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More than 27 million people have been put back into lockdown in and around the Philippines’ capital, as stricter measures are imposed in an attempt to halt the country’s spiralling coronavirus case numbers.
The measures were reintroduced on Tuesday after the country’s infection tally topped 100,000 and a coalition of health groups issued a “distress signal” urging President Rodrigo Duterte to act. “Our healthcare workers should not bear the burden of deciding who lives and who dies,” they said in an open letter at the weekend, warning the health system was at risk of being overwhelmed.
Two major government hospitals in Manila city have been forced to close temporarily because infections among health workers have escalated so sharply, while some private hospitals are turning away patients due to bed shortages.
Duterte, apparently rattled by medics’ public warning over case numbers, responded by lashing out at health staff. “If you mount a revolution, you will give me a free ticket to stage a counter-revolution. How I wish you would do it,” he said in a late-night address on Sunday.
His speech followed comments last week pushing unscientific and dangerous health advice, suggesting poorer people should use petrol to wash their face masks. “If alcohol isn’t available, especially for the poor, just go to a gasoline station, and use [gas] to disinfect,” he said. “I am not joking. I am not joking.”
The Philippines has so far recorded 106,330 cases, a number that is rapidly rising. On Monday, the country reported a record number of infections for a fourth successive day. It is likely the Philippines will soon overtake Indonesia, the world’s fourth most populous country, to become the worst-hit nation in south-east Asia. Testing rates in both countries remain low. There have so far been 2,104 deaths in the Philippines.
On Tuesday, the commuter trains, buses and other public vehicles stayed off the main roads and police were again staffing checkpoints to restrict public travel. Most domestic flights to and from the capital were cancelled, and night curfews will return in places. The lockdown will remain in place for two weeks.
In a state of the nation address last week, Duterte promised to respond to the virus “with the same fervour” as he had pursued the war on drugs, a campaign in which as many as tens of thousands of people are feared to have died in extra-judicial killings. He told the public not to despair, stating: “The vaccine is around the corner. Sooner and not later, the virus that gobbled up thousands of lives will itself be laid to rest.”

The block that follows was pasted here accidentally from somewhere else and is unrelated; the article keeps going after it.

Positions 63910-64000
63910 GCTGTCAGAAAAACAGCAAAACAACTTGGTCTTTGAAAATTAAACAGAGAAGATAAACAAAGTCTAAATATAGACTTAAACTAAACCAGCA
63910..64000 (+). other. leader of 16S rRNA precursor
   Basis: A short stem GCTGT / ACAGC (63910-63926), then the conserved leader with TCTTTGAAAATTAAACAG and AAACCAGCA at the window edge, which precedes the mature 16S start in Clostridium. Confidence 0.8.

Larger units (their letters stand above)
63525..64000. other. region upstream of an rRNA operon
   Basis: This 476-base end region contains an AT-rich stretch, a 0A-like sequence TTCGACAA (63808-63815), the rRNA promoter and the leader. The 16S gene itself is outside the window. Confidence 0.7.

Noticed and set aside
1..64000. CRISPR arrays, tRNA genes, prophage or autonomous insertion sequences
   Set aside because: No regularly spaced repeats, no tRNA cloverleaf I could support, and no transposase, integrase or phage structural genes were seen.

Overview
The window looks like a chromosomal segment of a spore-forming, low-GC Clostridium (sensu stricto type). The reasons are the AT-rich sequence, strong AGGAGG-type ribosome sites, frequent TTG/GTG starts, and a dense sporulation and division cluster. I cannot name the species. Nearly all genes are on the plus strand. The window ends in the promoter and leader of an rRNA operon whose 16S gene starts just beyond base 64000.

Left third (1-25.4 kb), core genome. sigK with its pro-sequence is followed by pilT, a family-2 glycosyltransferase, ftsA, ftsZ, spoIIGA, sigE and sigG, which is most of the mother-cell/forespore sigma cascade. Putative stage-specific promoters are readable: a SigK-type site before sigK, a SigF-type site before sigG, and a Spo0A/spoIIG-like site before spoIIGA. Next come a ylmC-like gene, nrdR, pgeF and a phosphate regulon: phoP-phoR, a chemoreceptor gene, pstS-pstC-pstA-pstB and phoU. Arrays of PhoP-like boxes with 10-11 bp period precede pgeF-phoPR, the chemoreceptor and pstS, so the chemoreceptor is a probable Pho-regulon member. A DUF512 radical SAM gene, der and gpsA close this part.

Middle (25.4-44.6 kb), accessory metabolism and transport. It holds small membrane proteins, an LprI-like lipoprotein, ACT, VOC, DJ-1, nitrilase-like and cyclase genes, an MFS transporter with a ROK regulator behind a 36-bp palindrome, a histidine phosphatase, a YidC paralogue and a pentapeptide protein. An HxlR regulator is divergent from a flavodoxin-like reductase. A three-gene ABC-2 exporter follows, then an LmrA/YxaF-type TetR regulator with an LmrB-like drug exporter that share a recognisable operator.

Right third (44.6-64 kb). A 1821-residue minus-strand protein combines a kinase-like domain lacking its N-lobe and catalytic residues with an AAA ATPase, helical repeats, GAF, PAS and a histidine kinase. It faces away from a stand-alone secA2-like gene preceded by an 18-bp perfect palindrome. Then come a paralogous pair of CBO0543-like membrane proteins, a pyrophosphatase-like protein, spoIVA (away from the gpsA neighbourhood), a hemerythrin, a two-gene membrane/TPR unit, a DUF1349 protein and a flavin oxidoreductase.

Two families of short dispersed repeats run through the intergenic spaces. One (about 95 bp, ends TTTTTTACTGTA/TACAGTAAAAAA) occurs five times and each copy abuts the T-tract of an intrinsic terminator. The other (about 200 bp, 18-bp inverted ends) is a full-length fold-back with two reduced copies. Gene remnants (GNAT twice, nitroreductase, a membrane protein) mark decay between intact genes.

The World Health Organization has warned that a vaccine will not be available until 2021, if at all.
There is growing speculation that Duterte’s popularity, which has remained high even during the brutal drugs war, could be undermined by his handling of the pandemic. Despite presenting himself as a strongman leader who gets things done, analysts say he has failed to produce a coherent national response to either the economic or health crises facing the country.
“I would be very surprised if his approval ratings are not negatively affected by his response to the pandemic. Unlike the war on drugs, and the alleged extra judicial killings, this pandemic has affected everyone,” said Jean Encinas Franco, associate professor of political science at the University of the Philippines.
An earlier lockdown in the Philippines, which caused misery for the poorest and was strictly enforced by the military, failed to stop the outbreak. Some argued that the government attempted to reopen the economy too quickly, and without adequate measures to protect against a surge in infections.
“The Philippines has had the longest, strictest lockdown in the world but the government of Duterte wasted all that effort,” said Antonio La Viña, former dean of the Ateneo School of Governance. He added that Duterte has adopted a “coercive and blame the people approach” which has been both divisive and ineffective.
The country’s economy has taken a major hit during the pandemic. The unemployment rate has risen from a 14-year-low in October 2019, to 17.7%, with economists warning this could be an underestimate. Meanwhile, remittances from overseas workers, a major source of income in the country, plummeted by almost 19.3% in May. With the reintroduction of quarantine measures, hopes of building a recovery have been dashed.